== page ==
As become a woman of my cast-iron principles, I fixed up mostly on the inside of my head instead of the outside. I studied the map of the United States. I done several sums on the slate, to harden my mind, and help me grasp great facts, and meet difficulties bravely. I read Gass'es "Journal," how he rode up our great rivers on a perioger, and shot bears.
Says I firmly, and keepin' the same posture, "I am studyin' the face of the revered and noble G. Washington. I am going shortly to weep on his tomb and the capital he foundered. I am studyin' his face, and Gass'es 'Journal, and other works," says I. "If you are going to the capital, you had better study Dante." Says I, "Danty who?" And he says, "Just plain Dante."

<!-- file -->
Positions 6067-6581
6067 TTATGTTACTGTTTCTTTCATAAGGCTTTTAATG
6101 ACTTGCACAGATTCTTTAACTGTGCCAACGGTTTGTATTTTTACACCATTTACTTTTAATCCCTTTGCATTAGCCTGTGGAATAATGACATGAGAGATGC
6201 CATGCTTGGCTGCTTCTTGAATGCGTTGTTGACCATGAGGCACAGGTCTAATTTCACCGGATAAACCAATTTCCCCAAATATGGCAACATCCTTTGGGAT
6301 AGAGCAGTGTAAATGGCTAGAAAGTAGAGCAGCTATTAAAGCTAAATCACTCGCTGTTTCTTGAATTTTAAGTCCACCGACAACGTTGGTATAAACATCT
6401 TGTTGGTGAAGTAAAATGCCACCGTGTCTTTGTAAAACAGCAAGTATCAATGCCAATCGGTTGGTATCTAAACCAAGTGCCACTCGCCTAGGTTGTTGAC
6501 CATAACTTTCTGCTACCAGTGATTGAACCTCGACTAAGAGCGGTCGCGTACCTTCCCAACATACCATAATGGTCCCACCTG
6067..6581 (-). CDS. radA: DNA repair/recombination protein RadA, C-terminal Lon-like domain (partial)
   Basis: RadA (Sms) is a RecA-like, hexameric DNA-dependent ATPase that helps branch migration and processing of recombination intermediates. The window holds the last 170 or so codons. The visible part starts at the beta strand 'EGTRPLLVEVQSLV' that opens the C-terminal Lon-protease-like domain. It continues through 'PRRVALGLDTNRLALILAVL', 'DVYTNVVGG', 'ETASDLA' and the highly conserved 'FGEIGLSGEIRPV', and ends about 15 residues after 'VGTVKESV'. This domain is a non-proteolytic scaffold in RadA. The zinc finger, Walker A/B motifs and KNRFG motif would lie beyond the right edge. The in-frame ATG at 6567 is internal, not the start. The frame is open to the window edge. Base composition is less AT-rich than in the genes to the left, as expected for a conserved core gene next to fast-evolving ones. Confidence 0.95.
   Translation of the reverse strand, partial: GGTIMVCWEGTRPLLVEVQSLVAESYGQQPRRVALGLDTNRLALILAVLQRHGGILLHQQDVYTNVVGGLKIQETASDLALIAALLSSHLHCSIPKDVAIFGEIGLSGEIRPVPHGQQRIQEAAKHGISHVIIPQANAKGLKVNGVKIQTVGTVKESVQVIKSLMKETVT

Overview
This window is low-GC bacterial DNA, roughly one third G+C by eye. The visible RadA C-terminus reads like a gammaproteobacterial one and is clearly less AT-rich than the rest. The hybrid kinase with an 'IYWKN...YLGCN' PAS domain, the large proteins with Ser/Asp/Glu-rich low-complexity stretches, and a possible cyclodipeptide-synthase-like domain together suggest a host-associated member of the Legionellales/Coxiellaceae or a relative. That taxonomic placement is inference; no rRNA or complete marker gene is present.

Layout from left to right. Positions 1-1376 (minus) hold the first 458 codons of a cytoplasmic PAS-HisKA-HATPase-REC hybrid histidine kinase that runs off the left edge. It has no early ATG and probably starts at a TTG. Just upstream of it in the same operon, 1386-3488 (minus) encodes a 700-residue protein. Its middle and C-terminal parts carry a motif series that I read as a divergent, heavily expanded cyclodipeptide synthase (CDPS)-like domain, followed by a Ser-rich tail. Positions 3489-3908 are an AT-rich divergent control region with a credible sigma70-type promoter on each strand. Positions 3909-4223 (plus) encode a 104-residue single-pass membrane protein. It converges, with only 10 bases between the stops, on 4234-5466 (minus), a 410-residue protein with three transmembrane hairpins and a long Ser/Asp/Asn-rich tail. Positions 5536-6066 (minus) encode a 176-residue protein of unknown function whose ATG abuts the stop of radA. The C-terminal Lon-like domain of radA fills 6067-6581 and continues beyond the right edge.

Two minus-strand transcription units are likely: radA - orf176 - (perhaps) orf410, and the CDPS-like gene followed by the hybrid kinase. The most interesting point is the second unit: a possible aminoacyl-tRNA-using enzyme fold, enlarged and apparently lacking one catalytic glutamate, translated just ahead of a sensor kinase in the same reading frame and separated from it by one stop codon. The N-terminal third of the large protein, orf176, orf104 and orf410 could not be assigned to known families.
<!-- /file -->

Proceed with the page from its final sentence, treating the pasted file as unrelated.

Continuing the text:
I realized as I meandered along, that patriotism wus enwrappin' me from head to foot; for my polynay was long, and my head was completely full of Gass'es "Journal," and Starks'es "Life of Washington," and a few martyrs. I wus carryin' Dorlesky's errents. And my usial long green veil, with a lute-string ribbon run in, hung down on one side of my bunnet in its wonted way.